?? Dieffenbachia – “The oldest plant I have is a dieffenbachia that I found for decades in the basement of my first house. It was just a stick. I started to water it and I still have it. They have a lot of energy in their stems.

A selection of plants presented as Kokedama

A selection of plants presented as Kokedama

?? Dracaena Marginata – “It’s really easy to grow. “

?? Leg ferns – “I love legged ferns. They can take over a pot and look really good. The stems hang down and you almost end up with a plant ball. It will completely cover the pot.

?? Golden Pothos – “This is a really interesting short vine plant. The surprising part is that if you put it outside and let it grow and climb something, the leaves on the ground which are about 3-4 inches long will become over a foot wide because they have a growing pattern. different on the ground than when climbing. It can also take root indoors if you put it in a pot and let it hang on to something.

?? Heart-leaved philodendron – “They will grow up forever. It is a vine which continues as a vine.

?? Hoya – “There are a lot of different types. Kerrii is heart-shaped and very popular on Valentine’s Day.

?? Small violin – “It has a pretty sheet in the shape of a violin. You need to get used to the fact that you will have a taller plant that is about 4 to 6 feet tall. Put it in the corner of a room and keep it trimmed.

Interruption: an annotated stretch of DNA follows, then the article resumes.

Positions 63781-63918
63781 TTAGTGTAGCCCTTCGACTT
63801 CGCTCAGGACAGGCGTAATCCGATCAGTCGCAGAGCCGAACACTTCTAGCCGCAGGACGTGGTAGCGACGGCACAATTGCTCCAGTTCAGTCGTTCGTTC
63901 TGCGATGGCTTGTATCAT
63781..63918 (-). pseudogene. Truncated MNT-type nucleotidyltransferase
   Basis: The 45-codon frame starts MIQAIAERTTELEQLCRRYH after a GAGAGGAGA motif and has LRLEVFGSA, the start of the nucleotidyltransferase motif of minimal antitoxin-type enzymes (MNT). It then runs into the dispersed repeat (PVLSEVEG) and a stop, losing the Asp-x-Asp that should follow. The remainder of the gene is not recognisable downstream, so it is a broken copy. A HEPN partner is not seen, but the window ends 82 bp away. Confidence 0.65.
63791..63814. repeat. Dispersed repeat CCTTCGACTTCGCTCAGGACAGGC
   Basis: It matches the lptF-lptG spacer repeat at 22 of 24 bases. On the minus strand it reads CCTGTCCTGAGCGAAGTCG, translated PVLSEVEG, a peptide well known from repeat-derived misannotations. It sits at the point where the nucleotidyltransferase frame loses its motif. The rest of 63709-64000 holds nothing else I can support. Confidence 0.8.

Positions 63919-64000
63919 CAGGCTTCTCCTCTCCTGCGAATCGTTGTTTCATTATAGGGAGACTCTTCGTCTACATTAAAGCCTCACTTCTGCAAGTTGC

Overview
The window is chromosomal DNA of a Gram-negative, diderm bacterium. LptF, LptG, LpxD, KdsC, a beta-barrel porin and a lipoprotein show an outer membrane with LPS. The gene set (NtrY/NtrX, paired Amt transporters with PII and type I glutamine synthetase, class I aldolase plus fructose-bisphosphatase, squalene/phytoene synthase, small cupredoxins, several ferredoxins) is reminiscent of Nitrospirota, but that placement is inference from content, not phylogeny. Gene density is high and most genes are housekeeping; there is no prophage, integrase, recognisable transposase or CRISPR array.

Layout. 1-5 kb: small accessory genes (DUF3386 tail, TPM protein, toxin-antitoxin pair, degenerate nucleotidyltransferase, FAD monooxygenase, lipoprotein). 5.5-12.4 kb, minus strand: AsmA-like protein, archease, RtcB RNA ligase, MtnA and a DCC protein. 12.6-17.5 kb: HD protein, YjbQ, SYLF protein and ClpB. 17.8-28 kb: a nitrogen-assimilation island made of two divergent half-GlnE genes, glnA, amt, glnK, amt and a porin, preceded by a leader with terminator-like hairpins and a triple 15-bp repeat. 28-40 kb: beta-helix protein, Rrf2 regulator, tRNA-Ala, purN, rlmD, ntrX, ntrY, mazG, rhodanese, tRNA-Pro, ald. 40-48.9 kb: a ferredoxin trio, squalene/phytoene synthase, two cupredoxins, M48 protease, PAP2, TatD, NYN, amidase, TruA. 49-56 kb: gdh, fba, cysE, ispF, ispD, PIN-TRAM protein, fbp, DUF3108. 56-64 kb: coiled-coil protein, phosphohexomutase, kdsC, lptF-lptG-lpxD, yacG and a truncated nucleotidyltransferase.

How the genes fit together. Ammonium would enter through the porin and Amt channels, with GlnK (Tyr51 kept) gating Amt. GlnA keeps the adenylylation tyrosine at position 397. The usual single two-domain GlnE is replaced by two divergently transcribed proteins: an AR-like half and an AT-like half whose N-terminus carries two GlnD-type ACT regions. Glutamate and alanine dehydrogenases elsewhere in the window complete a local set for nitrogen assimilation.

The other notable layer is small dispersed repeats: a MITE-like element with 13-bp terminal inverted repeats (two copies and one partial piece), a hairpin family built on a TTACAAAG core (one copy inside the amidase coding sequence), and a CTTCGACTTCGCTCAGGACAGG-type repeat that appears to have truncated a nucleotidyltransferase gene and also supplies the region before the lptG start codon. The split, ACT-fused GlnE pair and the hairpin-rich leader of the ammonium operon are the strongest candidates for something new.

?? Orchids – “Moth orchids are a very common gift because they don’t need a lot of light, are watered only once a week, and can flower for several months. Most people have heard the advice to put ice cubes in these orchids, but it is not a good idea. They are tropical plants and do not like to be cold. Just sprinkle them in your sink and let them drain. The worst thing you can do is make them too wet. Don’t kill them with kindness.

?? Peace Lily – “They are different sizes and have beautiful white flowers.”

?? Spider plant – “It’s fun because it sends stems with new plants at the end that you can cut and pass on to a friend. “

?? Swedish ivy – “She is very easy to grow but does not have flowers. You appreciate it for the beauty of its leaves.

?? Triostar Stromanthe – “You grow it for the three different colors of its leaves: white, green and red. “

?? Plant ZZ – “It’s probably the easiest plant in the world… If you want a plant that you don’t have to take care of a lot, that’s it. It is also very pretty. It is cultivated for its foliage, which is a very bright green. ??